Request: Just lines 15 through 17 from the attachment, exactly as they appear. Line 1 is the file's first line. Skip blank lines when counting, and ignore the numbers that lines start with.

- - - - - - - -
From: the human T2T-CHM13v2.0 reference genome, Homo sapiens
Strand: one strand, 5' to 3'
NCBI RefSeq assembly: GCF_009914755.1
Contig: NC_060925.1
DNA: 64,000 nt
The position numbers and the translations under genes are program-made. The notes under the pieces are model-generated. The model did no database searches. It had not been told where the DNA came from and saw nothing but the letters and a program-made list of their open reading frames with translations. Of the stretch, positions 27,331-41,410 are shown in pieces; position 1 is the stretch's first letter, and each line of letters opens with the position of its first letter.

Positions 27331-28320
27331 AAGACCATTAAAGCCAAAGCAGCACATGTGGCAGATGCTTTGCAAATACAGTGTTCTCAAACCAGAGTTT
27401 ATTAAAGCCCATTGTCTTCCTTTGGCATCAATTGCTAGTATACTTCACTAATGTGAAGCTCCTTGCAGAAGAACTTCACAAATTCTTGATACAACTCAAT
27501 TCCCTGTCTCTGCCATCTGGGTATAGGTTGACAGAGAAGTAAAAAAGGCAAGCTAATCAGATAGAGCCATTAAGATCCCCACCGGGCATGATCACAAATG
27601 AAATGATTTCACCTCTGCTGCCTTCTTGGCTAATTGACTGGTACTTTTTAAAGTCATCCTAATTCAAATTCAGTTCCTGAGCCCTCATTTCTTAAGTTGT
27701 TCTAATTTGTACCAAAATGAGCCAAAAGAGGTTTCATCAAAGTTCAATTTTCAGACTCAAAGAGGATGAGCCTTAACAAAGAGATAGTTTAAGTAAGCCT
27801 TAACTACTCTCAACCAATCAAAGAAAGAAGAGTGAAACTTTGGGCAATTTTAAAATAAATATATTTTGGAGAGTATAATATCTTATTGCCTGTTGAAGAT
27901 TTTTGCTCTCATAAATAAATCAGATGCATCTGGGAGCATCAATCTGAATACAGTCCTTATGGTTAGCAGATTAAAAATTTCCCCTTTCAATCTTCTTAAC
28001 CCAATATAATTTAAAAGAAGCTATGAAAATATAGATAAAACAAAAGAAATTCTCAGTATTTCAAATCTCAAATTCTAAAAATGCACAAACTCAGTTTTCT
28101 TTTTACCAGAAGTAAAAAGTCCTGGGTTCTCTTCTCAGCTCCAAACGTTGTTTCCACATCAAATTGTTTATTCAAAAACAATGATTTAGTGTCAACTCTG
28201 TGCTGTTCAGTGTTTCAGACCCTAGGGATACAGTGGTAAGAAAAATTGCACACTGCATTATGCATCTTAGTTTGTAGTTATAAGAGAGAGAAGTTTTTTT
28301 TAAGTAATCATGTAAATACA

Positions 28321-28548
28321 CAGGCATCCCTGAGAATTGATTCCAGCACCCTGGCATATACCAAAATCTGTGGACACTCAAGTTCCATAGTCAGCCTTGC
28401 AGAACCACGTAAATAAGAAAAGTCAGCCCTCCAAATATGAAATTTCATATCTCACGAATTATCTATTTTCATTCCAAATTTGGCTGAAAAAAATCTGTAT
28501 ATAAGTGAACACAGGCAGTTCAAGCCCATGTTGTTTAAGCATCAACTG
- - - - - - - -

28001 CCAATATAATTTAAAAGAAGCTATGAAAATATAGATAAAACAAAAGAAATTCTCAGTATTTCAAATCTCAAATTCTAAAAATGCACAAACTCAGTTTTCT
28101 TTTTACCAGAAGTAAAAAGTCCTGGGTTCTCTTCTCAGCTCCAAACGTTGTTTCCACATCAAATTGTTTATTCAAAAACAATGATTTAGTGTCAACTCTG
28201 TGCTGTTCAGTGTTTCAGACCCTAGGGATACAGTGGTAAGAAAAATTGCACACTGCATTATGCATCTTAGTTTGTAGTTATAAGAGAGAGAAGTTTTTTT